Darren Hodges, Birkdale

Gazza could become top boss - Hoddle
Jan 18 2002 By David Prentice, Liverpool Echo
THE man who famously ended Paul Gascoigne's international career will welcome him to White Hart Lane tomorrow, predicting a possible new career for the Everton midfielder. Spurs' boss Glenn Hoddle gave Gazza his last England cap against Belgium in 1998. But his decision to axe him from his World Cup party later that year was the kind of tough decision Hoddle believes Gascoigne himself could be making in the future. "I see no reason why Paul can't carry on in football in some sort of coaching capacity, or even as a manager," said Hoddle. "But before then he still has a lot to offer as a player. "Leaving him out of the World Cup squad was the saddest decision I had to make in football. But I felt it had to be done to be fair to everyone in the squad. "I've seen him on numerous occasions since then and we've had no problems. "It is good to see him back and playing because I think he has a lot to offer the Premiership. If he stays injury free he has still got a lot to achieve in football." Gazza has completed Everton's last two matches, and with Thomas Gravesen, Tomasz Radzinski, Mark Pembridge, Abel Xavier, Alessandro Pistone and Steve Watson all still missing from Walter Smith's squad tomorrow, he will start a third successive game at Tottenham. Hoddle believes that could spell danger for his own team. "Paul's mind is still as quick as anyone on a pitch and because the game is now played on the deck more and the long ball game has gone, it suits him," he said. "When he's fit and he's had a few back-to-back matches under his belt, he can still influence the way a match is played. He can change games. "He's almost at that level now . . ." While Gascoigne's form is a major boost for the Blues, they were dealt another crushing injury blow when in-form Jesper Blomqvist twisted his ankle in training yesterday. The Swede is a major doubt for the trip south. Duncan Ferguson, however, completed 90 minutes for the reserves on Wednesday night. He will partner Kevin Campbell up front, but Spurs can also welcome back Teddy Sheringham after suspension, to combine with Everton sadist Les Ferdinand. The striker's matchwinner in last season's corresponding fixture was his 13th career goal against the Toffees in 14 appearances.

Shooting star Nick aims high
Jan 18 2002 By David Prentice, Liverpool Echo
EVERTON'S interest in Bobby Zamora suggests Walter Smith has three objectives in the transfer market. He wants to add a young striker to his squad. He is chasing a marksman with a proven goals record. He wants a forward who can learn from the experienced hit-men he already has at his disposal. The Blues' boss may already have one - and it would cost him nothing. Step forward 19-year-old Nick Chadwick, scorer in five successive reserve matches before last night's game at Villa Park. The young centre-forward's only taste of first team football to date has been as a late, late substitute. He appeared in extra-time against Crystal Palace earlier this season, in the 90th minute at Sunderland, then for a full seven minutes against the Wearsiders last Saturday. He admits he still has much to learn, but craves more of the first team scene. "I have always been quite confident in my own ability and I have been reading the papers and heard on the radio some fans asking why I haven't been playing," he said. "The first team has had a number of injury problems to key strikers recently and I have been scoring for the reserves, so I suppose people put two and two together.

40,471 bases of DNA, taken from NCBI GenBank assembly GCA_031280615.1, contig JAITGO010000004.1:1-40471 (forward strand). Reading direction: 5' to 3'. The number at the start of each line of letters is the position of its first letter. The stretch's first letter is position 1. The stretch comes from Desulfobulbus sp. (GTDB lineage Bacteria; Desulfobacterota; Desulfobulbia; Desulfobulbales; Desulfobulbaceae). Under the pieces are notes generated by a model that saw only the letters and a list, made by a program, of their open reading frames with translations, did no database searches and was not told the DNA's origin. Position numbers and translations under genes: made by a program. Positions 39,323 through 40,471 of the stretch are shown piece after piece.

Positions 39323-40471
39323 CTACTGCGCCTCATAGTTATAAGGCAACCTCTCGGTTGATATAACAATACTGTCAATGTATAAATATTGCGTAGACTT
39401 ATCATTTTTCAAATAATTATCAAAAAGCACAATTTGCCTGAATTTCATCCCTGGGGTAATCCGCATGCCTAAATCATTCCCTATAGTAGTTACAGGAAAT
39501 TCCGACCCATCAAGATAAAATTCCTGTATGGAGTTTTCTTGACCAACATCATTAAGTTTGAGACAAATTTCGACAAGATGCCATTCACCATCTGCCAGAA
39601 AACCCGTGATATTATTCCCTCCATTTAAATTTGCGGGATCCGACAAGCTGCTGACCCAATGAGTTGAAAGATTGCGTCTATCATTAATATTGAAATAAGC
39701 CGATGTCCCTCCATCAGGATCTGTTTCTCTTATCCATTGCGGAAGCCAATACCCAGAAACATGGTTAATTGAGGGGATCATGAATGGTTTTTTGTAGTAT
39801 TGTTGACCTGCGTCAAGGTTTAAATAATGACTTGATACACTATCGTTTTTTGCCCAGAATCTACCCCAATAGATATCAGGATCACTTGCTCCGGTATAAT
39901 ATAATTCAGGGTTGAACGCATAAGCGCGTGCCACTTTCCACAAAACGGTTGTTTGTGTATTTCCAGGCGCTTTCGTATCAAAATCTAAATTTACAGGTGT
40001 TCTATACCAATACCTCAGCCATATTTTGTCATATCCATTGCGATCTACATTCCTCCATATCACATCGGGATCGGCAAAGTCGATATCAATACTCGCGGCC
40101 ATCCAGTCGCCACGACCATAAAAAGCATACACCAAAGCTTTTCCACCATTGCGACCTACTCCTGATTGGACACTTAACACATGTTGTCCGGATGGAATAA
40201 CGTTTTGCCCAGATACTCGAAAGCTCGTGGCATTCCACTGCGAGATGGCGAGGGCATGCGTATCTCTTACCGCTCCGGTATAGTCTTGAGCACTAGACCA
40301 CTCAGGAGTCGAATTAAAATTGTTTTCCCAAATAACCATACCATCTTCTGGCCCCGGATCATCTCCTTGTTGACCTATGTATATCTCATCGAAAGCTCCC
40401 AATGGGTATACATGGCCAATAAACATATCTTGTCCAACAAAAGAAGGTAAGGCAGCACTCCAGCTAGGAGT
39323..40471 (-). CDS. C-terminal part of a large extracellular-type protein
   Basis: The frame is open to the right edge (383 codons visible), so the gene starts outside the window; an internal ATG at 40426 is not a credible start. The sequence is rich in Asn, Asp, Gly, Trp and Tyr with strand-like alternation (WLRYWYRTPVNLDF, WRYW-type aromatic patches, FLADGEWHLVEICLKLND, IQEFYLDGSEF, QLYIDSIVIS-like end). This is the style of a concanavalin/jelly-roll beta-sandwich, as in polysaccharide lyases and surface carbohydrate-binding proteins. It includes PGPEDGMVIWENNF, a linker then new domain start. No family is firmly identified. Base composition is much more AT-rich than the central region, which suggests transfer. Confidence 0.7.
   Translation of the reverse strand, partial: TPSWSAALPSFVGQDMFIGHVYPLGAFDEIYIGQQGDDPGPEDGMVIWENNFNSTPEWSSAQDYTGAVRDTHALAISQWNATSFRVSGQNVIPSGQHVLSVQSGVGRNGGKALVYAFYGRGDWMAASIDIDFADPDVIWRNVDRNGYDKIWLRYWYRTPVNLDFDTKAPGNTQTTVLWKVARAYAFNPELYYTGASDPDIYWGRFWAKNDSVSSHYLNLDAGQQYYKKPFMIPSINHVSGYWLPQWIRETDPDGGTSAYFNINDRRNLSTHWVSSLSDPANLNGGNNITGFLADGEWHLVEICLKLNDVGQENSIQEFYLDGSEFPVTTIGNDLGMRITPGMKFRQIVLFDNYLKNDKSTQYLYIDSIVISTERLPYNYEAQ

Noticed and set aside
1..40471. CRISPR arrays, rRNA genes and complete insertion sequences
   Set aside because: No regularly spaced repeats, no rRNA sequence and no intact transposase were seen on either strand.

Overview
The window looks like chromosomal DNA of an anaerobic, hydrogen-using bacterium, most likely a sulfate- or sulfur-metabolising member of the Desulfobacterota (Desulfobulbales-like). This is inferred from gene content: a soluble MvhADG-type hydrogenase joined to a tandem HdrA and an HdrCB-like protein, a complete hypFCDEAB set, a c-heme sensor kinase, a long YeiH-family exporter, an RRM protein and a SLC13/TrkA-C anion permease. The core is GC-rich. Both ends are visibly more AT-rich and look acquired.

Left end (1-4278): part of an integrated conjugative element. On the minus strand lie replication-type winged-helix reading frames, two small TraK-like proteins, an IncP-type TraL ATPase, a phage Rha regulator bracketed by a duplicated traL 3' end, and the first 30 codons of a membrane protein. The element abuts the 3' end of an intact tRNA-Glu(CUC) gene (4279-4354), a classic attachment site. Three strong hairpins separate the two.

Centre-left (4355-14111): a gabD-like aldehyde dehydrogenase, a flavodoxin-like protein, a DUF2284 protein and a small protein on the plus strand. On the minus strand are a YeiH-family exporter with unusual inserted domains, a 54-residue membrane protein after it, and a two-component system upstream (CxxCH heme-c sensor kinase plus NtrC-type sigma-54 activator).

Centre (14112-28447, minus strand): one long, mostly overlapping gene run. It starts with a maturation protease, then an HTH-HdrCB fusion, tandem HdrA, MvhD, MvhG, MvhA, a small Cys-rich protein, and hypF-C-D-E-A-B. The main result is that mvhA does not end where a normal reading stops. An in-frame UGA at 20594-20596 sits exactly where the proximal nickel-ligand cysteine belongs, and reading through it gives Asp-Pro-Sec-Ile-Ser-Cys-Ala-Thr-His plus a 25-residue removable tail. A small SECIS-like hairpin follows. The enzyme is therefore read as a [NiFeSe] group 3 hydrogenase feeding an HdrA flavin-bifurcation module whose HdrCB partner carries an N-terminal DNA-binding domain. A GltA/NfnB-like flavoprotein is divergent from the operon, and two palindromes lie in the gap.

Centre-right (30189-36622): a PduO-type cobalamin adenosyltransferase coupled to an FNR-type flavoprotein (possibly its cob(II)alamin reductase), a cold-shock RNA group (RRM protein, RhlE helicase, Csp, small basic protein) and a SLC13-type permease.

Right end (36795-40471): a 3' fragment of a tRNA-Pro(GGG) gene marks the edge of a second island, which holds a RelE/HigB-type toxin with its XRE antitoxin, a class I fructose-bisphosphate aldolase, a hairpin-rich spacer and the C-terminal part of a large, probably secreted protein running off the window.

"But it is up to the manager who plays and who doesn't. "It is up to me to keep my head down, keep working hard, do what I can for the reserves and hopefully that will be enough for my chance."
Regular observers of the Blues' reserve team readily admit that it is too soon to pitch Chadwick into the unforgiving arena of the Premiership. His needs to work on his touch, his awareness and his sharpness. But his attitude is exemplary, he is willing to work on his deficiencies - and he scores goals. In his first FA Youth Academy season, he scored 21 times in 27 Under-19 matches, plus another two in two FA Youth Cup ties. That form earned him a call-up to the FA Premier Reserve League at the end of last season, and he struck four goals in the last two matches to confirm a Reserve League title for The Toffees. The marksmanship has continued this season and he is itching for the opportunity to show he can do it at the hardest level of all. "The manager has been in the situation before when he has had a young player wanting to break into the side and he knows when it will be time for me to either start a game or be used more regularly as a sub," Chadwick went on.
"I have always said the more reserve team games I play, the sharper I will feel and I think that is obvious. "When there hasn't been any reserve team games I've played for the Under-19s and it has helped with the confidence. "When you are not playing that regularly you lose a bit of the sharpness you need and that can affect you if called upon. "It is the same for a lot of the youngsters trying to break in. Therefore when you do get the chance you need to be as sharp as you can, so it's important that I can get as many matches under my belt as possible. "Before the Villa game I was on a good scoring run, which is a bonus to push myself into the picture to be a used sub or even just get on the bench. "I've been fairly sharp without doing anything fantastic in my general play, so it is all going along quite nicely and the season has not been too bad for me. "If I can keep scoring goals and taking my chances then, hopefully, I will be given further opportunities in the first team. I just hope that time will come sooner rather than later."